Although by law campaigning is prohibited until parliament is dissolved and is supposed to last a minimum of 10 days, both sides have kept up a furious drive against each other for more than a year, with nearly constant campaign meetings throughout the country. Najib’s latest salvo, two weeks ago, was to bring the enormously popular Korean entertainer PSY to Penang to perform his famous Gangnam Style dance in the ethnic Chinese stronghold of the opposition Democratic Action Party. With his wife Rosmah Mansour in attendance, Najib asked the enormous crowd if they liked the singer. They roared their approval. Then, when he asked if they liked the Barisan Nasional, he was greeted with a long, loud “Nooooooo!!”
Then last week, Bernama, the state-owned news service, published a confident report on the Economist Intelligence Unit’s predictions for the upcoming election, concluding that the respected research organization was predicting a strong victory going away for the Barisan – only to have the independent news Web site Malaysiakini come up with the real EIU report, which said no such thing but instead presented a sober-sided analysis that said the upcoming race would probably be one of the tightest in Malaysian history and that both sides were pouring in enough budgetary promises to imperil the country’s finances if enacted.
Najib has long been expected to call the election for sometime around the second week of April after he completes the selection of candidates for Parliament. That is can be a precarious process. In 2008, which was the biggest election debacle since the Barisan took power, Badawi discarded some of the parliament’s old bulls in favor of reform candidates only to have the ousted ones turn on him. That was partly responsible for the loss, for the first time, of the Barisan’s two-thirds majority in the parliament.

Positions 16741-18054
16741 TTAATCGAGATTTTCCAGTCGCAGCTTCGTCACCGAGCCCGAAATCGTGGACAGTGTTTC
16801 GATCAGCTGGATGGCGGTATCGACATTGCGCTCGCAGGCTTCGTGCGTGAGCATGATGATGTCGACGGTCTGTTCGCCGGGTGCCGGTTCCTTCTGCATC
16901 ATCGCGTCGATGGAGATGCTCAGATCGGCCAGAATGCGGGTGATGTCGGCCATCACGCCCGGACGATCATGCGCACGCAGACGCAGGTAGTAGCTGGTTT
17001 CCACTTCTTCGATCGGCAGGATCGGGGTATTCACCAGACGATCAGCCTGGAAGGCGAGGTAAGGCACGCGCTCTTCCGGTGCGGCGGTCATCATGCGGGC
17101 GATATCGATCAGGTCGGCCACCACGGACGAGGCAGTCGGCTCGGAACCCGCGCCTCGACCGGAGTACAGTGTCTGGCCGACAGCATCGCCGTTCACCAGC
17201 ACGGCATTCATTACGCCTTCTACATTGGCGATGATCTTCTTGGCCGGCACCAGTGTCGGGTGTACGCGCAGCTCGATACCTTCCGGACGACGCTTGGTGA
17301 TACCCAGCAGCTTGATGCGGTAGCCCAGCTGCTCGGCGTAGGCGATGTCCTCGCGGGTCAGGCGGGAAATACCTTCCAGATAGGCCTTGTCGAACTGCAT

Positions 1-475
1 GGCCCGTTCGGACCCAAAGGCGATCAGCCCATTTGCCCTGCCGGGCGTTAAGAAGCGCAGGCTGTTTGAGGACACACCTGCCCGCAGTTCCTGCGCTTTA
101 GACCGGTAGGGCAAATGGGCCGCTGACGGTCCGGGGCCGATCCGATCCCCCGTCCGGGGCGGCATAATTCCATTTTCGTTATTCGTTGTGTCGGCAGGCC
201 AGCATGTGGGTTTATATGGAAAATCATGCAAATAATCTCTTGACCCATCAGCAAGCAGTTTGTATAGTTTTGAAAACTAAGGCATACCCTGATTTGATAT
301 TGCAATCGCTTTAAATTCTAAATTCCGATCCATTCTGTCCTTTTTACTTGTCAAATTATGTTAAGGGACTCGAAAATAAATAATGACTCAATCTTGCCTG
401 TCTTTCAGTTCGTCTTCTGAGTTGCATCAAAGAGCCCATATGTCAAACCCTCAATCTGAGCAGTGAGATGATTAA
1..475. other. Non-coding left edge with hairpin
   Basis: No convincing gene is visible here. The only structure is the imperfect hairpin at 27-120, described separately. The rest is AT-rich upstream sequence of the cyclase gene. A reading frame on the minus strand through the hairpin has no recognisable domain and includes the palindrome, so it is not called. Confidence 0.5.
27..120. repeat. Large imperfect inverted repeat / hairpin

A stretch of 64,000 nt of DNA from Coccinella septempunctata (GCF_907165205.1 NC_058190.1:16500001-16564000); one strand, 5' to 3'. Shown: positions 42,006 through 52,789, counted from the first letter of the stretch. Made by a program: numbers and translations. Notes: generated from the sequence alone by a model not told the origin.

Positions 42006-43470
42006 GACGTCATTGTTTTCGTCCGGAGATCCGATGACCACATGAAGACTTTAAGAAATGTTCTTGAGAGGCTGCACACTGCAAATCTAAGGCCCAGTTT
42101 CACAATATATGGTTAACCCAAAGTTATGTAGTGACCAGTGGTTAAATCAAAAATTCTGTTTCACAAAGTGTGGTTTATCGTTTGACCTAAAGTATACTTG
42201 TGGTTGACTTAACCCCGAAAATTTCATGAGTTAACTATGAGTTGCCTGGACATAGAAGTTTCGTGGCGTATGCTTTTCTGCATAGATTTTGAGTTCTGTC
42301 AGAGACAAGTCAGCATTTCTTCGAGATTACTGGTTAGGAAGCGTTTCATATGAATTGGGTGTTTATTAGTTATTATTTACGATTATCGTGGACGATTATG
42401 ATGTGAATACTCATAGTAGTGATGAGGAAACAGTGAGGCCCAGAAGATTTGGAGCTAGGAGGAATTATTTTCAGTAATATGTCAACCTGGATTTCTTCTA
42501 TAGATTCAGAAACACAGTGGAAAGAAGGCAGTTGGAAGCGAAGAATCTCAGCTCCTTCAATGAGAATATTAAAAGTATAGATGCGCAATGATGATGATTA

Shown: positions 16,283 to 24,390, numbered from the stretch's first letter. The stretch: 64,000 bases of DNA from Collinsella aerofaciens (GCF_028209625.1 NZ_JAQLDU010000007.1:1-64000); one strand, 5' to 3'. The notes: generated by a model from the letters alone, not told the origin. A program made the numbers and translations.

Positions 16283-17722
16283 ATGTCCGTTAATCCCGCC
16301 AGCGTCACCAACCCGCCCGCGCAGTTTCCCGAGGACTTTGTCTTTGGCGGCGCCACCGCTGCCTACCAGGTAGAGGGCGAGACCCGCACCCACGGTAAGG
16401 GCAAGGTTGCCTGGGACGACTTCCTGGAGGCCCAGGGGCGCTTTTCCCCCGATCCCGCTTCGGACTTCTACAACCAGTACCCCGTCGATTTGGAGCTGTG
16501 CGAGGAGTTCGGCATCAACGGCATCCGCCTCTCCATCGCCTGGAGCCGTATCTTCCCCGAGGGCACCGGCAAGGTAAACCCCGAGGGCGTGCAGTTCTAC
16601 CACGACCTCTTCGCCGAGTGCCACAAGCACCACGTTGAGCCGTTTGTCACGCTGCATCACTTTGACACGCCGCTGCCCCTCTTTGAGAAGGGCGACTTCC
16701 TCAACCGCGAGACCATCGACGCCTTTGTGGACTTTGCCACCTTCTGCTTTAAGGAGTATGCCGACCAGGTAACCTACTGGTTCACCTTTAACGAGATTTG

Najib, an UMNO insider told Asia Sentinel, is wary of making the same mistake while at the same time seeking to choose enough reform candidates to mollify voters who have been fed up with a series of scandals big enough to make the word “massive” no longer trite.They include allegations of a US$150 million bribe to UMNO from French submarine manufacturer DCN; the misuse of a RM250 million soft loan by the family of the head of the UMNO women’s wing for a National Feedlot Corporation project; an ongoing trial over the possible loss of as much as RM12.5 billion to corruption and mismanagement in the construction of the Port Klang Free Zoner and countless others.
The Election Committee is expected to set the polling date after parliament is dissolved. The Barisan is expected to wait until after April 4 for the elections themselves. Good Friday falls on March 29, Easter on March 31, and Qingming, the Chinese grave-sweeping holiday, on April 4, when Chinese families travel back to their hometowns, making an election holiday irritating at a time when Najib must seek to pull every Chinese vote he can get.
While Najib has promised a vast range of economic and other perks for civil servants and the rural poor in his budgets, the three-party Pakatan Rakyat led by Anwar Ibrahim’s Parti Keadilan Rakyat has campaigned on eliminating corruption, bringing greater transparency to the public bid process and dismantling the rent-seeking cartels and monopolies set up to protect the crony capitalists whose sway goes back to the 22-year reign of former Prime Minister Mahathir.
Along the way Anwar has had to endure renewed charges of having forced homosexual sex with a then 22-year-old aide. Acquitted of the charges a year ago by a Kuala Lumpur court, he was faced with an appeal of the decision by the prosecution. The case is still hanging over Anwar’s head, making its way through the appeal process. Supporters of the 65-year-old Anwar have long alleged that the charges were trumped up by Najib and his wife.